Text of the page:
Because I am a picture book fanatic, I'd always send a few books with Tammy up to the hospital to keep Ashley's mind off the sometimes painful procedures. From Mo Willem's Leonardo the Terrible Monster to Lady Cottington's Pressed Fairy Book by Brian Froud, laughter was a great medicine, until a mean old nurse had to ask them to put away the books because Ashley was laughing so hard she was having heart spasms.

Ashley would often come to stay with us so her parents could have some alone time. She'd sit at the kitchen table and tell me stories while I made dinner or entertain us by reading aloud from one of her favorite books. Or sometimes, she's be so tired we'd put in a movie and she'd fall asleep on my shoulder long before the closing credits began to roll.

When I moved back east, there were a lot of things I was sad to leave behind, but probably the hardest thing to leave was Ashley. I knew she was getting sicker, I knew Tammy needed someone to lean on, and I knew I might not have the chance to see Ashley again. But last June, I went to Idaho for a wedding and was able to spend an afternoon with Ashley and her family. And a few months ago I got a phone call from Ashley so she could read me the new book her aunt had bought her for her hospital stay. These little moments have meant the world to me and eased my heart.

Then over Labor Day weekend while driving back to DC from Chicago, I got a phone call. Ashley was not doing very well and there was nothing more the doctors could do for her. The PICC line would come out and Ashley would go home. All of a sudden, life had shifted from "if" to "when." I was grateful when I lost cell service in the Pennsylvania mountains so I could cry alone for a few minutes.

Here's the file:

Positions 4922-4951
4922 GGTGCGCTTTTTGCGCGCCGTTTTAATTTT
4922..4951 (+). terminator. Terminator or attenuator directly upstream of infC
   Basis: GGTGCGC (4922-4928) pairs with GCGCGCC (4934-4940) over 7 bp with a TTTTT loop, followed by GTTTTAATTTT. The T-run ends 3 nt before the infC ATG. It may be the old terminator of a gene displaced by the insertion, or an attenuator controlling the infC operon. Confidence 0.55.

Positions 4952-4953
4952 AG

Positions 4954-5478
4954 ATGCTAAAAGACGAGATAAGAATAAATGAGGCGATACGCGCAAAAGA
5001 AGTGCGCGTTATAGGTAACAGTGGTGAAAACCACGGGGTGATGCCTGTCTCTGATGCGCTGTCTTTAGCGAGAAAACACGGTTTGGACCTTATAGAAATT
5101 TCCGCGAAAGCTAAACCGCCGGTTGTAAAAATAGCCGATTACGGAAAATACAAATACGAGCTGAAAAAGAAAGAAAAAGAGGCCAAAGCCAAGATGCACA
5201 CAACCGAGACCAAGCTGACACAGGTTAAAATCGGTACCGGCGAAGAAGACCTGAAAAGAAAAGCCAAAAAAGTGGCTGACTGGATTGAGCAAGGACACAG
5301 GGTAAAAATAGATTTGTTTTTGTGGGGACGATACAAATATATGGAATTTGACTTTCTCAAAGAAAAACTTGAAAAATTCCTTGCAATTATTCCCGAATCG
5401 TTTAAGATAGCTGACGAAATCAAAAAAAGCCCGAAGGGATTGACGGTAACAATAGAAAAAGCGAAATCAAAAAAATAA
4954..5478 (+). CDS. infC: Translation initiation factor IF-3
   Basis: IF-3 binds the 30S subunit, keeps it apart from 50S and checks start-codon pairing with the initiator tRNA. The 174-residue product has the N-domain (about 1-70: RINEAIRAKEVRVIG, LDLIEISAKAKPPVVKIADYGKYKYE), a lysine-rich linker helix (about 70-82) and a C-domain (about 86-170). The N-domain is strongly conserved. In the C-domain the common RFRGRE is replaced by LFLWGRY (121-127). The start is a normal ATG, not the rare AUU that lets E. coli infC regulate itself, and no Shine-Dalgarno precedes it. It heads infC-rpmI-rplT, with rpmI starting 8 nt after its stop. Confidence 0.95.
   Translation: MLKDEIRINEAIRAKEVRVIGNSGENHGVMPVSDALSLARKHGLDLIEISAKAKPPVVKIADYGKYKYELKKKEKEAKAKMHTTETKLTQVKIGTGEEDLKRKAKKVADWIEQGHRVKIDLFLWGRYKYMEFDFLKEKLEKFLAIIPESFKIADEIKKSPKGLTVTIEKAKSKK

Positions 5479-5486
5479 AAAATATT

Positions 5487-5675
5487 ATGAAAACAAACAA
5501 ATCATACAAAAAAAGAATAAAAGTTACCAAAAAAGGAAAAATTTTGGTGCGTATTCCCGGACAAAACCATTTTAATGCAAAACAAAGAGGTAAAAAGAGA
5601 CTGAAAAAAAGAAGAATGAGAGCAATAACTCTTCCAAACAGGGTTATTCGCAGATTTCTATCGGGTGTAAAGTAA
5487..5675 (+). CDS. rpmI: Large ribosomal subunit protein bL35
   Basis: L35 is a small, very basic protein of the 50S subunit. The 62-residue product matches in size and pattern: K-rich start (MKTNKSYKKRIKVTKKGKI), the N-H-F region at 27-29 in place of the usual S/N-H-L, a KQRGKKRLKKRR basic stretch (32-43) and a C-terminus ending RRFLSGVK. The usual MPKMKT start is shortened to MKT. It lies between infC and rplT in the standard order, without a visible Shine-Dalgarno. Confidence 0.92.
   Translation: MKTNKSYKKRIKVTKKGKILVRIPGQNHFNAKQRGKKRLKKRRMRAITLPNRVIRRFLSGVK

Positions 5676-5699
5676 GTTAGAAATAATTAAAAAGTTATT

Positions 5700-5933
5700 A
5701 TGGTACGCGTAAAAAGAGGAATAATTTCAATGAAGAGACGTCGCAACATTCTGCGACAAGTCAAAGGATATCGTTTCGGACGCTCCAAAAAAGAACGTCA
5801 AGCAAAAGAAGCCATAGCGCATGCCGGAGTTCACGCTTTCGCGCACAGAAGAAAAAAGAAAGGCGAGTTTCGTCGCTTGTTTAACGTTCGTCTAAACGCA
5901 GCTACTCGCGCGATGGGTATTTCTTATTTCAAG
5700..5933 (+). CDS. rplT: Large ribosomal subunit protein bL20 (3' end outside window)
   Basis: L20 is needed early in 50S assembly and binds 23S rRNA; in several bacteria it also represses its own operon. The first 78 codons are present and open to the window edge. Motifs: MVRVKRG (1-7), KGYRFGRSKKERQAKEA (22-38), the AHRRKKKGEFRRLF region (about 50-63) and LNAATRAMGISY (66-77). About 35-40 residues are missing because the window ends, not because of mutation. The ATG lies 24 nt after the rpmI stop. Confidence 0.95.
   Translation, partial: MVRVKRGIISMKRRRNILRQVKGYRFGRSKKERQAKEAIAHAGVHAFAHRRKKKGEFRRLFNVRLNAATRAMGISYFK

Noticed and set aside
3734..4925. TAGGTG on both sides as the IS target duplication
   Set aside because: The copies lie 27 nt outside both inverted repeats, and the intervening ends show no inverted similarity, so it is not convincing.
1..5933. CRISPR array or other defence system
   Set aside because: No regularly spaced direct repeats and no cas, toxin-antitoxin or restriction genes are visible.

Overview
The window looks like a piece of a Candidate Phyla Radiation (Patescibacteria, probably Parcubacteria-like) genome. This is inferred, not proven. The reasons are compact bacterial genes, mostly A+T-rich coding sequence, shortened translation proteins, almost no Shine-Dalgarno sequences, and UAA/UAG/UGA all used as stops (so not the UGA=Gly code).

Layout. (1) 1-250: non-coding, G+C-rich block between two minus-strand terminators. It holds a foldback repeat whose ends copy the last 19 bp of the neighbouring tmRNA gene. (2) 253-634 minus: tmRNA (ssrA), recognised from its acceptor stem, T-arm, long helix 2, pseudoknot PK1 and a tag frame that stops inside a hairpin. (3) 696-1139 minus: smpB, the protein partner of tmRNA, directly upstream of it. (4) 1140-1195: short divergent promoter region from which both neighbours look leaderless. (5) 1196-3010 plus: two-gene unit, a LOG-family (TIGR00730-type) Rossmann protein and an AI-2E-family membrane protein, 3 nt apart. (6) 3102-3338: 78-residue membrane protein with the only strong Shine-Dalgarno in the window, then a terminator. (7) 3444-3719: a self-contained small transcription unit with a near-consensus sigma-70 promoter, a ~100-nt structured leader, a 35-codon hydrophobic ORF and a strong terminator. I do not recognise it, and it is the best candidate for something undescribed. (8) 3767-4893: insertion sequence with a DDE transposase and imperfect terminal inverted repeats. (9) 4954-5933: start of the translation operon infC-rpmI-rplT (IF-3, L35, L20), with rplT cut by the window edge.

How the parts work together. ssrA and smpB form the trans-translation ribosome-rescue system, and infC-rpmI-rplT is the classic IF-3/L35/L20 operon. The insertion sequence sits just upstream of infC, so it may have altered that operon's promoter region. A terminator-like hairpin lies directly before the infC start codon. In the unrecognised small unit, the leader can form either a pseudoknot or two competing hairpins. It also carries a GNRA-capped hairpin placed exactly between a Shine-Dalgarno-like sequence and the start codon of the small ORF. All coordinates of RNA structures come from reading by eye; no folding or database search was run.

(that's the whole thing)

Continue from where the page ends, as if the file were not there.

I have spent a lot of nights crying since then--after phone calls with Tammy, after reading messages from Ashley's mom, after a phone conversation with a friend who had just spent the weekend with Ashley. I cried from knowing Ashley was not going to get better. I cried from knowing I couldn't be there for my friend and her family. I cried from knowing there was nothing anyone could do. And I especially cried from knowing the next time I would go out west would not be as much fun as my trip in June.

But I've also cried from happy thoughts. Each day Ashley is with us is a blessing. It is another memory we can have for when she is gone. It has brought her family closer together and made them stronger. I often think of that scripture "For his anger endureth but a moment; in his favour is life: weeping may endure for a night, but joy cometh in the morning" (Psalms 30:5).

I don't mean to turn this into a "preachy" blog post, and for many of you who don't know me, you might be surprised to find out I have a deep faith in God, but that faith is so personal to me I have never felt right about sharing it in a public blog. The thing is, as the past month has progressed and my emotions have been in turmoil, I can't help but draw on my faith to keep me going. Ashley is like a niece to me, her mother like a sister, her three energetic little brothers like nephews. She and her family are never far from my thoughts, and when they enter my thoughts, the love of God enters my heart.

So if you believe in God--or you even have a glimmer of hope that there is some kind of higher power out there--I ask that you offer up a pray for Ashley. Not that some miracle will happen and we'll get to keep her for a little more time, but offer up a pray of thanksgiving that Ashley has been able to touch so many lives, and maybe, just maybe, she'll be able to touch your life as well.

Wednesday, November 11, 2009

Okay, now I'm just stalling

Q: What do a vanilla bean frappe, Mafia Wars, the latest Dancing with the Stars results show, Jon Skovron's new book Struts & Frets and the Transformers: Revenge of the Fallen soundtrack all have in common?